Monday, January 9, 2012

Navigating your Health Insurance Plan

I work in a Podiatry office and deal with hundreds of insurance plans every week. I’ve learned a lot about how insurance works, and I’ve learned even more how little people understand or know their own coverage.

Here’s some information that will hopefully make your insurance plan a little easier to understand.

Words to know:
Copay – the payment you make at the beginning of each doctor’s visit. Instead of paying a different amount each time, you pay the set amount, and you are covered for a certain percentage after that. For me, if I pay my $20 copay, my doctor’s office visit is covered 100%. (This does not include and additional charges, such as an injection during the visit, or medical equipment. It only covers the consultation time with the doctor)

PCP – Primary care physician. General family doctor, non-specialist.

Deductible – the yearly amount that, if met, will open up your coverage benefits. Once you meet your annual deductible you do not have to meet it again until the next year. You do not have to meet your deductible. You do, though, if you want the coverage. In other words, it’s ok to not meet the deductible.  Even if you do meet it, many plans will still require you to pay a small percentage of the cost. Not everything will be applicable to your deductible, either. Just because you paid $275 for something, doesn’t necessarily mean that $275 will count towards your deductible. Sometimes only a percentage (or even nothing) is applicable. There are 2 kinds of deductibles that I’ve dealt with:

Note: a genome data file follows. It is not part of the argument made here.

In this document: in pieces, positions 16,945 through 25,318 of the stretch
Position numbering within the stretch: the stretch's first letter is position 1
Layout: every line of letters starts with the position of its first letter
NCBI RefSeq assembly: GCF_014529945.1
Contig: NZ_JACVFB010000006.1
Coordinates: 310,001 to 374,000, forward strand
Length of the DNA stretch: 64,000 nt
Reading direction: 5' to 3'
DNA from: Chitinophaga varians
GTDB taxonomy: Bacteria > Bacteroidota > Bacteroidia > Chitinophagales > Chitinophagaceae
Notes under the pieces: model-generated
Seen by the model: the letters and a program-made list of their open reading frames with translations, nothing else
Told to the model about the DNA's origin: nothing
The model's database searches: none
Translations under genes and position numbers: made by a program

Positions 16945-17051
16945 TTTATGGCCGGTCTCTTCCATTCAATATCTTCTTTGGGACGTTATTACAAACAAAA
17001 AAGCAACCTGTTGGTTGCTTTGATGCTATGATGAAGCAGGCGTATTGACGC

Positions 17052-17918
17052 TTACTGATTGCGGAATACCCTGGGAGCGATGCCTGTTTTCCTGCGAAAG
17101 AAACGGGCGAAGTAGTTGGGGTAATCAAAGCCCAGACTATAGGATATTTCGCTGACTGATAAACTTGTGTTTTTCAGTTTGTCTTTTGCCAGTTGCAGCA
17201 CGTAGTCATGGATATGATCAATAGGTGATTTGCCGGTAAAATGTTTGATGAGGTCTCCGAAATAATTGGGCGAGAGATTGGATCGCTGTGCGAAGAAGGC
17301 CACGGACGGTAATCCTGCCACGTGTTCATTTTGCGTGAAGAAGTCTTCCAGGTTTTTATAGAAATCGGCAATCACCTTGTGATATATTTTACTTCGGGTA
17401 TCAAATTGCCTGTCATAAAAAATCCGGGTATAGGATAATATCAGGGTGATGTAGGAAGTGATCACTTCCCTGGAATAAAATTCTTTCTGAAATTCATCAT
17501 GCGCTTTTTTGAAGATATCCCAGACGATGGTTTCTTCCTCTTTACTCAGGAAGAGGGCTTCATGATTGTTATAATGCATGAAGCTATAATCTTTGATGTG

•          Individual deductible – the amount that you as an individual must meet
  •          Family deductible – the amount that your family must meet. Often it is 2 or 3 occurrences (2 or 3 times) of the indiv. deductible.

Provider – another word for doctor or doctor’s office.

Referral – obviously a referral is a “referring to” by someone. In the case of insurance, your doctor would refer you to another doctor if necessary. If you are told that you need a referral (to a Podiatrist, for example) and don’t know how to get one, just tell them about whatever medical problem you are having (in this case, foot and ankle problems), and that you’d like an insurance referral to a specialist. They’ll know where to go from there. Within 10 days, you’ll receive, by mail, a copy of the referral, at which point you are able to make the appointment. Double check, though, that the specialist got the referral, too. They can’t make the appointment without it.

Specialist – a specialist is a doctor who [obviously]specializes in something (ie: they are not general practitioners or primary care associates). Your family doctor is not a specialist. At a specialist’s office, your copay may be higher than at a regular doctor.

HMO vs. PPO – If you have an HMO plan (Health Maintenance Organization), your insurance company creates a network of doctors that you can see. HMOs usually have a lower copay. However, these plans are not very flexible. If you want to see a doctor who is not in-network, you will have to pay to see them, or find another doctor. The only time they will cover an out-of-network provider is if it is a medical emergency, which must be proven. The trade-off for such strictness is that your out-of-pocket costs will be much lower. If you need to see a specialist, you must get a referral from your PCP.